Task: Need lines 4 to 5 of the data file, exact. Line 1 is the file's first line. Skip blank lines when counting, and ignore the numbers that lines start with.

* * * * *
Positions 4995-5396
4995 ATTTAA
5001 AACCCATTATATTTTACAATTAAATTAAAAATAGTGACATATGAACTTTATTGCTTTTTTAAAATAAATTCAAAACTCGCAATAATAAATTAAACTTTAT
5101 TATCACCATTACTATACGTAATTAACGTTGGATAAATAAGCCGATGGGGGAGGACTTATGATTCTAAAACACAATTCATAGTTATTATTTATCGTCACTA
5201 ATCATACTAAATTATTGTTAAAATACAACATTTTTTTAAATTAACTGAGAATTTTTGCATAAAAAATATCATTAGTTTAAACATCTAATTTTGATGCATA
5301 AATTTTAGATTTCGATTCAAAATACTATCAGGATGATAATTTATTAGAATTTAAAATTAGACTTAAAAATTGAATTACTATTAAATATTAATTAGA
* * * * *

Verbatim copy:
5101 TATCACCATTACTATACGTAATTAACGTTGGATAAATAAGCCGATGGGGGAGGACTTATGATTCTAAAACACAATTCATAGTTATTATTTATCGTCACTA
5201 ATCATACTAAATTATTGTTAAAATACAACATTTTTTTAAATTAACTGAGAATTTTTGCATAAAAAATATCATTAGTTTAAACATCTAATTTTGATGCATA